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Less is more: Improving by removing
The pressures currently on teachers of mathematics at every level seem greater than ever, whether that is university mathematics lecturers, school teachers or those who work with very young learners. So, I began my Presidential Address with the hope that no one would leave the Joint Conference of Mathematics Subject Associations 2023 feeling as though they were not good enough and must do more. I did not want anyone to go home with a lengthy to-do guilt list of additional things they must try to incorporate into their practice. Instead, I advocated giving attention to the ancient proverb "less is more", versions of which are found within many cultures; e.g., "brevity is the soul of wit" (Hamlet), “Sometimes diminishing a thing adds to it; Sometimes adding to a thing diminishes it” (Tao Te Ching). I offered five aspects of mathematics teaching and learning that might benefit from ‘less of’ something, in each case trying to see how this might create space for more of something else. In this article, I present these five suggestions for improving by removing.
According to a recent paper in Nature, when asked to solve a variety of kinds of problems, people tend to default to proposing additive transformations, and they systematically overlook possible subtractive changes that could be made.1 Just as a doctor may be inclined to prescribe supplementary pills to deal with the side-effects arising from previous ones, rather than discontinuing one of those previous pills, teachers may find it harder to notice places where subtracting something from our practice may be more beneficial than adding anything new.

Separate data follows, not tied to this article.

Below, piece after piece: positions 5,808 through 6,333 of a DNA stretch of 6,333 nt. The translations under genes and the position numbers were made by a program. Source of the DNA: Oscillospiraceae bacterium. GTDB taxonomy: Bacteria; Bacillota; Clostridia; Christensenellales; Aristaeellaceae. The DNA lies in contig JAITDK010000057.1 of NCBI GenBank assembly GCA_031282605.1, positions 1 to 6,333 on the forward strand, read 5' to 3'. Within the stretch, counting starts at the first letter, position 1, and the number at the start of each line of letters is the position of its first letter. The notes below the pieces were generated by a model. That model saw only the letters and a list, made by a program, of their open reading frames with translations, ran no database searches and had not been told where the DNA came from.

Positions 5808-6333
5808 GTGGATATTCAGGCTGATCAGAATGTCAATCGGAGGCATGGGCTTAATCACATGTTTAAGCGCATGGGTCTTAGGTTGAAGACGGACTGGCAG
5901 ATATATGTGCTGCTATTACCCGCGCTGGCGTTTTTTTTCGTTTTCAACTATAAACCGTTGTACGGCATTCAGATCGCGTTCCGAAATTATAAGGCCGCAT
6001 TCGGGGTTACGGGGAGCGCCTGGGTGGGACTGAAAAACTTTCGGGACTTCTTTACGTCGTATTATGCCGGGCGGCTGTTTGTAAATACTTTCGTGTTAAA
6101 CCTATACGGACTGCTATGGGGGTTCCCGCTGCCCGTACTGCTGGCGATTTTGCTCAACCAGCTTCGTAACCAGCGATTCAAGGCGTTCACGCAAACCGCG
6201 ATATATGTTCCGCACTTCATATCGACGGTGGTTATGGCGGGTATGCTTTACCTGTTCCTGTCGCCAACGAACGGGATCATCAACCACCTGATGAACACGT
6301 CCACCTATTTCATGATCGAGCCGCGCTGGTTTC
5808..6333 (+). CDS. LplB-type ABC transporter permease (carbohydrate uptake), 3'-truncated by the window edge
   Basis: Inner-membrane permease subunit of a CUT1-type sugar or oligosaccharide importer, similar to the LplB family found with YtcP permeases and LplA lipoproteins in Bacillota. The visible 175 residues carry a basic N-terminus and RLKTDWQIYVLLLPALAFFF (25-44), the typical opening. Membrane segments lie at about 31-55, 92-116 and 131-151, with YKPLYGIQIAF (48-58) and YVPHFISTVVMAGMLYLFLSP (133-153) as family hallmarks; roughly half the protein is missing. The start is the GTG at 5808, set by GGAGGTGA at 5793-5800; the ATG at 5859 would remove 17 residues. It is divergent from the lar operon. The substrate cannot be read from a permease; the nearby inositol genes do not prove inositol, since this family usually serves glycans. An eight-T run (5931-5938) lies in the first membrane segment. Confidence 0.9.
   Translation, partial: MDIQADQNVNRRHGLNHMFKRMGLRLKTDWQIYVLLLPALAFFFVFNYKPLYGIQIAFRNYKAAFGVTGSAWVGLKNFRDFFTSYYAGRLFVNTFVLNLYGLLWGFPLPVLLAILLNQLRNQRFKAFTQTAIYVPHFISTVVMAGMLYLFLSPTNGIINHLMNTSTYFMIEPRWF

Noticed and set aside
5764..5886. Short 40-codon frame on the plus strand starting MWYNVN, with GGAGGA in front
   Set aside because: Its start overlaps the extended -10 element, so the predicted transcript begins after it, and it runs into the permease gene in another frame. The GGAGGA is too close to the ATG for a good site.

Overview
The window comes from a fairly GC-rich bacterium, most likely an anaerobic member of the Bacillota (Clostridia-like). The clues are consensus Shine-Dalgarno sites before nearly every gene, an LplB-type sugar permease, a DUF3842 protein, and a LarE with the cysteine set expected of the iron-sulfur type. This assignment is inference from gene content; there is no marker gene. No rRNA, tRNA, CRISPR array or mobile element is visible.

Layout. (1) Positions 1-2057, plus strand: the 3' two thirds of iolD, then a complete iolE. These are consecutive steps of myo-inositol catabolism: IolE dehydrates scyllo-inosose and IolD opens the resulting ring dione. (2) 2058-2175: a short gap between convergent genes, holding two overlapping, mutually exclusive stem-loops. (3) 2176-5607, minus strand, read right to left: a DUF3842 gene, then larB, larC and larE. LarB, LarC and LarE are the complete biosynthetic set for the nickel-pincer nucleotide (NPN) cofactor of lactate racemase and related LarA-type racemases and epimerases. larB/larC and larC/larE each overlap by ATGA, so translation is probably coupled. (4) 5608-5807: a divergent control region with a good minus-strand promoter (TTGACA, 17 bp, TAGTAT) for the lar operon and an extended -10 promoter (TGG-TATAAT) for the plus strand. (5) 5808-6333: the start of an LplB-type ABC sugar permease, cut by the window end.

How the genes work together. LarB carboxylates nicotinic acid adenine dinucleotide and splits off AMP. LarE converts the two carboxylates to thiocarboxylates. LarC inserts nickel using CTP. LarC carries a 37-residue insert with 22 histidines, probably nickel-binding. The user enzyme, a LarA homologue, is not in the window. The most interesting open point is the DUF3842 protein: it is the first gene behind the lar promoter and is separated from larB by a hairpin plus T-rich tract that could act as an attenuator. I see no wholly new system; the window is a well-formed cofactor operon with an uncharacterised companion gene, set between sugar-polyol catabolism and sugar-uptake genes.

However, it is well worth spending the time needed to find these opportunities for removal. A first draft of a piece of writing can often be improved by deleting unnecessary words, making it more concise and easier on the reader. As Mark Twain is supposed to have written, “I didn't have time to write you a short letter, so I wrote you a long one instead.” It does indeed take effort to remove things, but investing in subtractive solutions seems potentially valuable. So, here are five suggestions for doing less but doing it better.
- Mathematics Education Centre
Published inMathematical Gazette
PublisherCambridge University Press
- AM (Accepted Manuscript)
Publisher statementThis article has been published in a revised form in Mathematical Gazette [http://doi.org/XXX]. This version is free to view and download for private research and study only. Not for re-distribution or re-use. © copyright holder.